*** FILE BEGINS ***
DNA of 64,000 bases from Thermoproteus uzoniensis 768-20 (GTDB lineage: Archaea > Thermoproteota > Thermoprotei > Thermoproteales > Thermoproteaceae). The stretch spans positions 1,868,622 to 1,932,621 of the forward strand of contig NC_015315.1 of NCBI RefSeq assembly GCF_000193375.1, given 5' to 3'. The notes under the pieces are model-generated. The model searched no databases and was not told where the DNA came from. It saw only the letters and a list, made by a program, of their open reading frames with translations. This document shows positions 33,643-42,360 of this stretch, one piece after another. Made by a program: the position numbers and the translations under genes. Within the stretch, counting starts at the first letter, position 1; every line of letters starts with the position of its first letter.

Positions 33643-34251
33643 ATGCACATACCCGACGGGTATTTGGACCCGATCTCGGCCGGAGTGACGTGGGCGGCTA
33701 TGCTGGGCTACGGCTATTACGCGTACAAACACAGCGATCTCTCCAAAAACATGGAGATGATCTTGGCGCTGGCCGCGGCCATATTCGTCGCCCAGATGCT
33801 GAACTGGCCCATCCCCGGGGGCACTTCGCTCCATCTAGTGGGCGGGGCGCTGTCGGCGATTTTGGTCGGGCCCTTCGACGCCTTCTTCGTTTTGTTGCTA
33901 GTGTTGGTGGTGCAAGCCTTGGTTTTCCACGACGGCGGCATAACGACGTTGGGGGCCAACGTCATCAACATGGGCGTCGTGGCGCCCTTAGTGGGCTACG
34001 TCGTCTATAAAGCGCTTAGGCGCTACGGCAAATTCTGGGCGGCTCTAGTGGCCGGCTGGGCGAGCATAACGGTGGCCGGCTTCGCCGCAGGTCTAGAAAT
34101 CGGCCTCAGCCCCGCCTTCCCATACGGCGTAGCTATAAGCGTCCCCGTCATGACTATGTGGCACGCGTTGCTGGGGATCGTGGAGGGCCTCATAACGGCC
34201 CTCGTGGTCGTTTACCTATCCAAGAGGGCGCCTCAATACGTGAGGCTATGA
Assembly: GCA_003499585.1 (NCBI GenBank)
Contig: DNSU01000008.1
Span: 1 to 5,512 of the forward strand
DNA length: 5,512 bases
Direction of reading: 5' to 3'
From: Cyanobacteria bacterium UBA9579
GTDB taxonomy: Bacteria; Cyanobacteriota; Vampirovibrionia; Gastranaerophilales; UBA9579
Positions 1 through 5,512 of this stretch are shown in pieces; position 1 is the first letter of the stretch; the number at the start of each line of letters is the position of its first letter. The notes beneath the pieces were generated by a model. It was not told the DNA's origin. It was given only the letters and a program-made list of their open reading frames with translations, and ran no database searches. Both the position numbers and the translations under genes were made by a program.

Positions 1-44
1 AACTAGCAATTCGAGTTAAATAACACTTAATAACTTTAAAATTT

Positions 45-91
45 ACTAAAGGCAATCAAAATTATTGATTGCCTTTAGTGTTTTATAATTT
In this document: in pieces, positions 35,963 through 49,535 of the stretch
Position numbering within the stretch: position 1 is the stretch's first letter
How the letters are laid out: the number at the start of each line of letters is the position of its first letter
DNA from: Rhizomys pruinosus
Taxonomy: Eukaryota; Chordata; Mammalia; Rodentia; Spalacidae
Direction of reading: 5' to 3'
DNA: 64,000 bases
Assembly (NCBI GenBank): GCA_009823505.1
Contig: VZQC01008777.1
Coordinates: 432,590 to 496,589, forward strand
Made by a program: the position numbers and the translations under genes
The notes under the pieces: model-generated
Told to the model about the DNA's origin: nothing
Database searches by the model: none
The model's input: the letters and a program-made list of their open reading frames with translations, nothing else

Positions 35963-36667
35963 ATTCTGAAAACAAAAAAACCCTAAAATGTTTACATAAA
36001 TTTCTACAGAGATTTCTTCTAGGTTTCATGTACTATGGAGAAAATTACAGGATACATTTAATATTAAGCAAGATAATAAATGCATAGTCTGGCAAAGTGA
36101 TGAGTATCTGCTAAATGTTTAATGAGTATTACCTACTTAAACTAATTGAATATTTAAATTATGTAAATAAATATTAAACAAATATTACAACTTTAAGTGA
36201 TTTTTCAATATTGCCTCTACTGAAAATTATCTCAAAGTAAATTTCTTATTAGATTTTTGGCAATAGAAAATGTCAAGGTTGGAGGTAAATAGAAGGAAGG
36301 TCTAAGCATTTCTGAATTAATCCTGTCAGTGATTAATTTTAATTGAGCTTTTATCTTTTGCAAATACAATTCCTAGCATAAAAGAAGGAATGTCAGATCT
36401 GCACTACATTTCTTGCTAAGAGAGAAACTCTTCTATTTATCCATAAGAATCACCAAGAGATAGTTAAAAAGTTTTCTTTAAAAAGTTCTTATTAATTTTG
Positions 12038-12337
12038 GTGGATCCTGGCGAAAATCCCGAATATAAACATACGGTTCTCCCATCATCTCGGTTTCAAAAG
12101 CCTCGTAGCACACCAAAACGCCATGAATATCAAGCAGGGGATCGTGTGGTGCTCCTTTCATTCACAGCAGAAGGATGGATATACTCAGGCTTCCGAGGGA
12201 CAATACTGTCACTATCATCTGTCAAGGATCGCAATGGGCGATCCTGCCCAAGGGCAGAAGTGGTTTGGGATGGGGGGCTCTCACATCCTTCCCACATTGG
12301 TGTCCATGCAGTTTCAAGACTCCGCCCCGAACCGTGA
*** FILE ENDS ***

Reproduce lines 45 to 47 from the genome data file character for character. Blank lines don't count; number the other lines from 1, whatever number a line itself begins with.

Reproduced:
12038 GTGGATCCTGGCGAAAATCCCGAATATAAACATACGGTTCTCCCATCATCTCGGTTTCAAAAG
12101 CCTCGTAGCACACCAAAACGCCATGAATATCAAGCAGGGGATCGTGTGGTGCTCCTTTCATTCACAGCAGAAGGATGGATATACTCAGGCTTCCGAGGGA
12201 CAATACTGTCACTATCATCTGTCAAGGATCGCAATGGGCGATCCTGCCCAAGGGCAGAAGTGGTTTGGGATGGGGGGCTCTCACATCCTTCCCACATTGG